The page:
When I first heard the idea that unmarried women, and even teenage girls, may want to learn to chart their cycles, I resisted the idea strenuously. I have accepted that it's sometimes necessary for me and my family, but I really, really, really hate charting. So why would someone take on that responsibility before she has to?
I've changed my mind recently, though. In today's mail, I received some charts intended specifically for teenage girls. They are very basic, and include space to record menstrual flow, the presence of cervical fluid, and things like "feelings, headaches, cravings for sweets or chocolate, or if your face breaks out." I called their designer, Kathy Rivet, who recently founded Marguerite D'Youville FertilityCare, and asked her why teens should consider charting.
She says that her charts for teens are designed simply to help girls know when to expect their period, whether they're packing for a sleepover or expecting to be in an athletic event. She says that girls who have severe menstrual cramps can take ibuprofen the night before their period begins, to get ahead of the pain. When her own daughters were teenagers, she said, she kept ginger root in the freezer, and would shave off some into their tea, to soothe cramping.
It occurs to me that girls who chart can also anticipate and plan around other predictable features of a normal cycle, like increased sexual desire during ovulation, or premenstrual mood swings.
Rivet says that girls who are familiar with their cycles "become comfortable with their bodies, and understand them, and then they can protect them -- they won't do anything to harm them." Rivet says that many grown women are ignorant about the most basic aspects of their reproductive systems: that even women who have given birth "know they have a cervix, because they were told it was dilating -- but they don't know what it is or where it is."
Many unmarried women also choose to track their cycles beyond the basic markers in Rivet's charts for teens. Here are some benefits to becoming familiar with your cycle even if you're not married:
--To detect early signs of health problems. The reproductive system is an integral part of women's overall health, and abnormalities in the cycle are often signs of thyroid disease, hormonal imbalances, nutritional deficiencies, even cancer.
--To detect early signs of infertility or future difficulties sustaining a pregnancy. Rivet says that abnormalities such as "tail end brown bleeding, unusual bleeding, short luteal phases, lots of split peaks, or very painful periods" may be signs of polycyctic ovaries or endometriosis -- conditions which can be treated surgically to restore fertility.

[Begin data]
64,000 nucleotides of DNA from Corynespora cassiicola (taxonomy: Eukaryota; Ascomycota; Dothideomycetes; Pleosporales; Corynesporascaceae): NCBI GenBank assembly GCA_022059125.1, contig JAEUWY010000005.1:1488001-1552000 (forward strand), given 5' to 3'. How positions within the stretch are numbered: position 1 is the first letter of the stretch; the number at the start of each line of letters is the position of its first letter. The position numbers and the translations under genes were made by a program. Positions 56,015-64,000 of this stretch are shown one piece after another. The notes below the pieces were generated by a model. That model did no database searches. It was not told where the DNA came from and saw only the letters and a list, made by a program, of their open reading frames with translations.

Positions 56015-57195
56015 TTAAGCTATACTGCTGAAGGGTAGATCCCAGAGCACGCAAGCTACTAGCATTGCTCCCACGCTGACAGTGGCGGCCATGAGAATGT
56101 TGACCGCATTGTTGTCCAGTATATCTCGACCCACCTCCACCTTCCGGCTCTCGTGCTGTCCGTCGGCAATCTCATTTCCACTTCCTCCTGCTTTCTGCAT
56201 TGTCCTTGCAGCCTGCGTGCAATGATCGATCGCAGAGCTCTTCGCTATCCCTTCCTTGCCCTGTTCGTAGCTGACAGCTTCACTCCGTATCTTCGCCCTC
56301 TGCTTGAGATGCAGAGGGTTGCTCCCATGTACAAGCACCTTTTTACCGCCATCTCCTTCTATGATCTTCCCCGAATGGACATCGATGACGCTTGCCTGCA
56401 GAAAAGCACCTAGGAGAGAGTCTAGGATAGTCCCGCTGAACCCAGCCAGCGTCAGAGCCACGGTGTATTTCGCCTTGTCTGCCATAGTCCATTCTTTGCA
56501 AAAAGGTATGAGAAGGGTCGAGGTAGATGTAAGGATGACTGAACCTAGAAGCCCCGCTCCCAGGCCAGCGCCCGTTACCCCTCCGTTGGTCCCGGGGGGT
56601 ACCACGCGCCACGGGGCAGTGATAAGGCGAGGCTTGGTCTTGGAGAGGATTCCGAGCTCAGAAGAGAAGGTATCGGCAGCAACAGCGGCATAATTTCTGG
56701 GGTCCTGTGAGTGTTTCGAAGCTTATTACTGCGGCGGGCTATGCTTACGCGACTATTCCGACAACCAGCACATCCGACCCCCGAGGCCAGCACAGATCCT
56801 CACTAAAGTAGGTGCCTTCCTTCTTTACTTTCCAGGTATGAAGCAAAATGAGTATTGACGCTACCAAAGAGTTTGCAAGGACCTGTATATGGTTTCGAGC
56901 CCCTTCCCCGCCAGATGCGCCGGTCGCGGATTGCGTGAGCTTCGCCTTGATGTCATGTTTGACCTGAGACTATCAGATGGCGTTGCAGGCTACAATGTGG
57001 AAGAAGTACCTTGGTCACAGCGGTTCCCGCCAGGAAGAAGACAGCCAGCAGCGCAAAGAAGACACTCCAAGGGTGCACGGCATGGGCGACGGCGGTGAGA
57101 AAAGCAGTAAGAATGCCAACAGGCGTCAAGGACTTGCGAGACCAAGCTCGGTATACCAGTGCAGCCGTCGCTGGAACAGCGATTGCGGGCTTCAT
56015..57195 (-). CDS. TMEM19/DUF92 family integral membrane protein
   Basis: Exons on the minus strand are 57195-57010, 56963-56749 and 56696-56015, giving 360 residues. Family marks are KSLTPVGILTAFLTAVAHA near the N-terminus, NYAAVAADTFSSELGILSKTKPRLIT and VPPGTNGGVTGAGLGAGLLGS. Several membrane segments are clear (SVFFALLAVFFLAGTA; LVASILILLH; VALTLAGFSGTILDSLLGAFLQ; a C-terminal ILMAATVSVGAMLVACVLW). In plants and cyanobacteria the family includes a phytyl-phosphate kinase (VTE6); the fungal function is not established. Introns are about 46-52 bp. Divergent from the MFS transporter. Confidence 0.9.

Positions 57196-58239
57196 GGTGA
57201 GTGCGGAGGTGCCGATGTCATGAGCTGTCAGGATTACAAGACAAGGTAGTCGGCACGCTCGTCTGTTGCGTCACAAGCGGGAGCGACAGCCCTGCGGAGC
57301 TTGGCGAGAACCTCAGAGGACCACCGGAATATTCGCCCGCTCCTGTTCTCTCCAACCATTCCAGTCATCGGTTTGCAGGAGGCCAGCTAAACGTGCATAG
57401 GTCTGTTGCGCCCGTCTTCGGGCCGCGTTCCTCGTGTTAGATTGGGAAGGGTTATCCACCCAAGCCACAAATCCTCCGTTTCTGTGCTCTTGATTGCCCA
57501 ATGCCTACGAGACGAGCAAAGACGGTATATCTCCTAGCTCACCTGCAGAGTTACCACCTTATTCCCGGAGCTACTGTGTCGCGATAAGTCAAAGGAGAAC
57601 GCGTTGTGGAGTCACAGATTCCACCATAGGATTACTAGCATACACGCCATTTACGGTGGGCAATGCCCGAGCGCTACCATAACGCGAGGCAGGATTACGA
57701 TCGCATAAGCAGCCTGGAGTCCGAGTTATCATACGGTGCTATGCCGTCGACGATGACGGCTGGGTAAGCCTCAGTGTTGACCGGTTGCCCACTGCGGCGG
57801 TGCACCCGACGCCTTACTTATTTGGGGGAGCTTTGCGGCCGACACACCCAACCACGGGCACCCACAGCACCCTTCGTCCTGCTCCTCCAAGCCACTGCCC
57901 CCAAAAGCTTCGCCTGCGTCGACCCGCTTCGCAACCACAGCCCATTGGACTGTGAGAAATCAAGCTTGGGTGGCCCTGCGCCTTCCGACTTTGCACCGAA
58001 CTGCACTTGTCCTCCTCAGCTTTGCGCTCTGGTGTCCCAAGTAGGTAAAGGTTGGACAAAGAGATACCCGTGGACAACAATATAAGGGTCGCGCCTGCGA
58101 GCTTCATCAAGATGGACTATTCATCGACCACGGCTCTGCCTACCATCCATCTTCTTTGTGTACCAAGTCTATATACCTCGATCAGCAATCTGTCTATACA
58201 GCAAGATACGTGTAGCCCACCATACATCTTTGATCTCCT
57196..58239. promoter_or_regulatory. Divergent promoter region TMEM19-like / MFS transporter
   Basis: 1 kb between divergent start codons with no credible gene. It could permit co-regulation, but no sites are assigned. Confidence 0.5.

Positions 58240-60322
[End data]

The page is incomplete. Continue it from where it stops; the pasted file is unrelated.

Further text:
Many women don't realize there's a problem until they've tried unsuccessfully to get pregnant for many months, or until they've had more than one miscarriage. If a woman is already familiar with her cycle before marriage, she may be able to correct infertility or subfertility before her wedding, and be able to conceive much more quickly.
Rivet explains that, if a woman is infertile, charting provides a target for the diagnostic tests she will undergo: women who already know there is something amiss in their cycles can follow up with the appropriate blood tests at the right time of the month, rather than undergoing a huge battery of tests for various ills. Rivet says, '"Sometimes the only problem is not having good mucus. This can be treated with vitamin protocol or Mucinex, and women can often get pregnant very quickly."
Contrast this approach -- a targeted, holistic assessment of a woman's overall health -- with the typical approach of a secular doctor, who will often simply try to force a pregnancy on a woman's body, using IVF or other artificial means, whether or not her body is ready to support a pregnancy. "NaPro doctors want to find out what the problem is, " says Rivet.
Charting can also shorten the diagnostic process significantly if the charts look NORMAL. Rivet says, "If the chart looks perfect [but the couple can't conceive], then we look to the man." According to Marquette University, 40% of infertility problems are attributable to women's bodies, 40% to men's, and 20% to both. When an infertile woman has normal cycles, that may also be a sign she has blocked tubes.
And what if a woman is perfectly healthy and fertile, but needs to postpone a pregnancy? Many women first decide to learn how to chart when they are already married -- often, when they've just given birth. They may not realize that they will have to abstain for at least a month -- maybe several months -- while they learn the system. Prolonged abstinence is difficult, but even more so when it's aggravated by the enthusiasm of newlyweds, or the stress and change that come with a new baby. Some of this stress can be alleviated if the woman is already familiar with charting before the need arises.
There is nothing wrong with a woman simply living her life without knowing the first thing about her cycle, if that's what makes sense to her. But there are many reasons to chart, none of which have to do with trying to play God, or lacking in faith or trust, or being selfish or controlling. Charting is simply a tool which is available to women; and postponing pregnancy is only one of many reasons to chart.
For information about Kathy Rivet's charts for teens or for other information about ethically sound help with fertility issues, contact her at (603) 232-3141 or firstname.lastname@example.org.